To be brief, like all things, it’s less about appearances than it is about the substance. Historians can come pretty close to pinpointing both the birth and death of Christ, but what really matters is the significance of those events, not the chronology. So, after thinking about it for a while, I put my planner back in my pocket and focused instead on the joy of the season.

Thursday, March 20, 2008

Quote of the Day - Dew

My wife made a dessert that involved pouring Mountain Dew over the whole concoction and throwing it in the oven to marinate. Apparently, my middle son Jack was helping out and got a tiny glass of Dew for his troubles. I walked in the door from work to find my son chugging his sweet, yellow goodness and immediately thought of a line from the "Curious George" movie:

You gave a monkey Mountain Dew?!? (Adapted)

Which Jack repeated on his own at length, much to the amusent of all present.

Sunday, March 16, 2008


Every moment of my life is vibrating with activity. Even in instances where I stand in one spot for a while and seem not to be doing much of anything, it’s a given that there are multiple processes going on in my mind and numerous things I’m paying attention to. I’ve always been in awe of people who are totally about their business. I have a lot of respect for people who have every detail of their lives in order. Anymore, those people seem to only exist on television. High power characters that multitask and weave all the details of their lives and work together without dropping a stitch are fun to watch, but I expect that their proficiency is pure fiction. I know some people who are very involved, and very very, good at what they do, but all of them forget things and make mistakes.

I’ve read about those who forsake the world to concentrate on study and meditation and the idea of clearing the board to focus my mind on one thing is pretty appealing. At the moment, the closest I ever come is when sometimes late at night, I sit alone at my kitchen table and read in the silence. But, if I pay attention, a dripping faucet, the compressor in the refrigerator, the furnace, and so on, break the silence. If I concentrate with all my years of sound-guy training I begin to locate ever-smaller sounds around me, which I suppose is a form of mediation in a way.

The idea of sitting in a cell, untying a silk knot in my head for five hours like a Tibetan monk or resting in prayer on a hill like Saint Patrick is becoming ever more appealing to me. Forget enlightenment, I’d just like to sit still and be quiet. The ever more hectic schedule of my life looms up like a scolding study hall teacher though, and seems to remind me that any moment sitting still is a moment that I could be working, or cleaning, or paying attention to my children. I’m at least comforted by the fact that though I seldom pause from my frenetic life, my time is filled with things that are for the most part worthwhile. I earn my bread, I wash the dishes, I fix things that are broken, I love my babies, and even when I sit like a zombie on the couch, I’m investing in my relationship with my equally taxed and harried wife.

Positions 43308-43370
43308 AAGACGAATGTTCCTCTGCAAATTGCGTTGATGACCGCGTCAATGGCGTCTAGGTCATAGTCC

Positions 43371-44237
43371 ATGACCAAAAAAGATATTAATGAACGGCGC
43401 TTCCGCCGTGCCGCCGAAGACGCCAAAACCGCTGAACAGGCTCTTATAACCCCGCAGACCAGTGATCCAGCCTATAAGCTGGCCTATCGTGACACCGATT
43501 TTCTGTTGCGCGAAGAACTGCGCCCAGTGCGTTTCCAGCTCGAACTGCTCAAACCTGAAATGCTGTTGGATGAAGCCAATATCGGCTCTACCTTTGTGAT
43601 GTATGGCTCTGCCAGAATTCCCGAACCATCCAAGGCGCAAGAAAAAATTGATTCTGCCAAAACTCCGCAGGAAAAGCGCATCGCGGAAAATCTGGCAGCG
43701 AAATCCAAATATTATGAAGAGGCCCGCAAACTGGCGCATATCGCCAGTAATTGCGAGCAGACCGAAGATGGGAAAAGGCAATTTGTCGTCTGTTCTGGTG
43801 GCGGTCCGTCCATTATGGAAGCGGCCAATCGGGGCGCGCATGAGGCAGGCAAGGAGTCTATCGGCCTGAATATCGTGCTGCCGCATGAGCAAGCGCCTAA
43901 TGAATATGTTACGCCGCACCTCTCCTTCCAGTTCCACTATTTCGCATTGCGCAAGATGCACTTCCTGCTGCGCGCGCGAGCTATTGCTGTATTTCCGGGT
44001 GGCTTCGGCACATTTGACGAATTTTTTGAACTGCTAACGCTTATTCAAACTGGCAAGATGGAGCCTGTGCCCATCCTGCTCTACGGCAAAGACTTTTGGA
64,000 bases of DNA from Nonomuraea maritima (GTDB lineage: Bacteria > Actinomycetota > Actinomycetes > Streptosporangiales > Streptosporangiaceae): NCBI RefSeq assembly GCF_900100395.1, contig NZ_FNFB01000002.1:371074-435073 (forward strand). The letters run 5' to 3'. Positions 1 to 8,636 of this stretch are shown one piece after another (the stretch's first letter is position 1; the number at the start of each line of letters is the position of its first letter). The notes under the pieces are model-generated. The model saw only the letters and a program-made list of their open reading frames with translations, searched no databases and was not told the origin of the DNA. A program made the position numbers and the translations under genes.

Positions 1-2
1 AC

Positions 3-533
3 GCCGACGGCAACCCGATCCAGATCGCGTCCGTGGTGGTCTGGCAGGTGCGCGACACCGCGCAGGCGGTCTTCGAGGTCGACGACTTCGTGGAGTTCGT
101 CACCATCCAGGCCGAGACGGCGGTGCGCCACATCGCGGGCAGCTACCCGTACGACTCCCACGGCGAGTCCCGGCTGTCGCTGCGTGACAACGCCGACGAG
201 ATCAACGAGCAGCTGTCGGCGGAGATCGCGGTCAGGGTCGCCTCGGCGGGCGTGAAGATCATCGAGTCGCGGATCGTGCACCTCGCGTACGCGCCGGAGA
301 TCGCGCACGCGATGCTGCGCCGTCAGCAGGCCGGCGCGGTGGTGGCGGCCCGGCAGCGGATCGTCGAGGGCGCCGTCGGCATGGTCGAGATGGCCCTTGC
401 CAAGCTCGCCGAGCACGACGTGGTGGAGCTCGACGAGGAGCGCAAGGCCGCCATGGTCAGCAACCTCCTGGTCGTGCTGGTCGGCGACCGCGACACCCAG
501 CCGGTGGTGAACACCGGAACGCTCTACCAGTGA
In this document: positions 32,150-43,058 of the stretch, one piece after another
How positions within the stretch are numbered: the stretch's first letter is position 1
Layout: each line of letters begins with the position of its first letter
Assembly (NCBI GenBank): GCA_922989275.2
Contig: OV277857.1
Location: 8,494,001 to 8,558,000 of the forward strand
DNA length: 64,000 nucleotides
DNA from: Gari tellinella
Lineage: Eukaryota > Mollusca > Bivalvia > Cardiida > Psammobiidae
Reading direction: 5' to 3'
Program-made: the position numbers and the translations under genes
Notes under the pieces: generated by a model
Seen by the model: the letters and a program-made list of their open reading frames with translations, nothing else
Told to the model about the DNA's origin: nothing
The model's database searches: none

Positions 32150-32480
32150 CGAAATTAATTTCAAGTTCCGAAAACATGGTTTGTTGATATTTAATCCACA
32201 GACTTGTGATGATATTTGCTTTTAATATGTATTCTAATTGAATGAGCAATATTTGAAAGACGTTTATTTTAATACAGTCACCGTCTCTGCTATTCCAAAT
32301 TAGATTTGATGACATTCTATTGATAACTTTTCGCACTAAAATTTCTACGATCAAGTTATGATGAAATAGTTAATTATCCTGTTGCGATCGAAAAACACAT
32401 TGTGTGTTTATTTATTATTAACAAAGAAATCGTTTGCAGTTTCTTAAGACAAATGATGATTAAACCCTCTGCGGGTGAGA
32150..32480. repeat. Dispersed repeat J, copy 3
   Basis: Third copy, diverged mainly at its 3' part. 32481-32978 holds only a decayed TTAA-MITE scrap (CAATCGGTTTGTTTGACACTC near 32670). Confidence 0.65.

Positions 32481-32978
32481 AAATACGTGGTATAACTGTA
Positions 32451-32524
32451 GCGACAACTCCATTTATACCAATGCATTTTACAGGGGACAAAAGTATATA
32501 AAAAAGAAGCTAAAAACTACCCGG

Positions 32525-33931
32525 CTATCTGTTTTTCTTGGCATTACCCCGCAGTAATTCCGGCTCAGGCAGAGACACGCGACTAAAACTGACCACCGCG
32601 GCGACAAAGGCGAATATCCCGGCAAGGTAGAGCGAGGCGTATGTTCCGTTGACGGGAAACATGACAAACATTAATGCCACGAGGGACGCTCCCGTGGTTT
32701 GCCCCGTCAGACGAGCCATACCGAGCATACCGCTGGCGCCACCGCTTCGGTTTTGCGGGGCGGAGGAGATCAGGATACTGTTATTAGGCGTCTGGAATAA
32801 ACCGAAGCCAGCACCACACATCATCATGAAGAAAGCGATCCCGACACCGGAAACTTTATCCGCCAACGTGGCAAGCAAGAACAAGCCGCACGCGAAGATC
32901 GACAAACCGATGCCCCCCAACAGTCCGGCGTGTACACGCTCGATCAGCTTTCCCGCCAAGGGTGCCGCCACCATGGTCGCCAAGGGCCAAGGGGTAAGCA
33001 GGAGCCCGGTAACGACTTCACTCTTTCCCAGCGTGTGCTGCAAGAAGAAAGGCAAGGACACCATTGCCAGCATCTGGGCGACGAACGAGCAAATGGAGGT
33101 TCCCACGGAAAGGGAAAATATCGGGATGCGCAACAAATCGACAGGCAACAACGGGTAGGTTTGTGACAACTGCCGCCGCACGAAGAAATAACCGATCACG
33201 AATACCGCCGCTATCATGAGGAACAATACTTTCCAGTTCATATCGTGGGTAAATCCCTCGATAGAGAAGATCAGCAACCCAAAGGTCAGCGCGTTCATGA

Now that I’ve looked at it, some measure off contemplation seems possible. If dropping everything to just sit and think becomes a task with some value attached to it, I should have no problem working it in to the schedule. It’s kind of encouraging, because I’ve been told over and over that devoting some time each day to God is one of the most important elements of ones faith. Most Christian self-help books, and even most Christians I speak with suggest rising early to read and pray. My problem has always been that I hardly ever rise at the same time each day, and usually have to sprint to engage my first task. The end of the day is equally amorphous. Rising anywhere from 3 am to 9 am and finally finding my bed anywhere from 11 pm to 6 am makes it difficult to develop any sort of regimen. But, with the Bible on my Palm Pilot and an a attention paid to locate empty moments, I’m hoping I can develop a devotional life in the spare, unclaimed minutes of my life.

Friday, March 14, 2008

Tree Huggers

Well, my wife and I turned out to be tree huggers. I never thought of myself as a hippie or anything along those lines. I don’t own any clothing made from hemp, I don’t douse myself with patchouli oil and burn incense, and my day is quite complete without the slightest trace of the Sweet Cheeb. And yet, I find my family engaged in all sorts of environmentally friendly and health conscious activities that are often associated with that crowd (no offence dudes) and I’m out to bring a little respectability and perspective to it now.

Here’s a somewhat complete list of all the tree hugging we do. We:
  • Recycle nearly all paper, plastic and metal
  • Bake our own bread
  • Use cloth diapers (and it’s not that bad)
  • Buy vegetables that are nearly all organically grown
  • Can and freeze veggies and make jam all summer
  • Buy organic meat, half an animal at a time
  • Buy organic eggs from local farmers